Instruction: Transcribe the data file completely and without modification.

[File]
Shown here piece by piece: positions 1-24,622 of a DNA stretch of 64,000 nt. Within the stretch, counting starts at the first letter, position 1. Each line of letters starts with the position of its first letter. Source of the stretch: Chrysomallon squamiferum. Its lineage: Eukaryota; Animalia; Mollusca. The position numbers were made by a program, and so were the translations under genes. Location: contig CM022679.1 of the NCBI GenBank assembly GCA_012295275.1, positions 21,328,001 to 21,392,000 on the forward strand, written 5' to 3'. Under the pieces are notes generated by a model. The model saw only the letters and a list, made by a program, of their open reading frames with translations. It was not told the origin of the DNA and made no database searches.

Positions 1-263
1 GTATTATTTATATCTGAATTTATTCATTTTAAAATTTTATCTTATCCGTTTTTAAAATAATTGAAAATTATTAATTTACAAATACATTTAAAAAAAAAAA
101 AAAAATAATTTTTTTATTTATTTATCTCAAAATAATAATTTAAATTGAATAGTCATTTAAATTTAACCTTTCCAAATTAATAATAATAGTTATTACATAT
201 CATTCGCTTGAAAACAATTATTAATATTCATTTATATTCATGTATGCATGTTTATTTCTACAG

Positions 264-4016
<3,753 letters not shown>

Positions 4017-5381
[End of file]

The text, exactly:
Shown here piece by piece: positions 1-24,622 of a DNA stretch of 64,000 nt. Within the stretch, counting starts at the first letter, position 1. Each line of letters starts with the position of its first letter. Source of the stretch: Chrysomallon squamiferum. Its lineage: Eukaryota; Animalia; Mollusca. The position numbers were made by a program, and so were the translations under genes. Location: contig CM022679.1 of the NCBI GenBank assembly GCA_012295275.1, positions 21,328,001 to 21,392,000 on the forward strand, written 5' to 3'. Under the pieces are notes generated by a model. The model saw only the letters and a list, made by a program, of their open reading frames with translations. It was not told the origin of the DNA and made no database searches.

Positions 1-263
1 GTATTATTTATATCTGAATTTATTCATTTTAAAATTTTATCTTATCCGTTTTTAAAATAATTGAAAATTATTAATTTACAAATACATTTAAAAAAAAAAA
101 AAAAATAATTTTTTTATTTATTTATCTCAAAATAATAATTTAAATTGAATAGTCATTTAAATTTAACCTTTCCAAATTAATAATAATAGTTATTACATAT
201 CATTCGCTTGAAAACAATTATTAATATTCATTTATATTCATGTATGCATGTTTATTTCTACAG

Positions 264-4016
<3,753 letters not shown>

Positions 4017-5381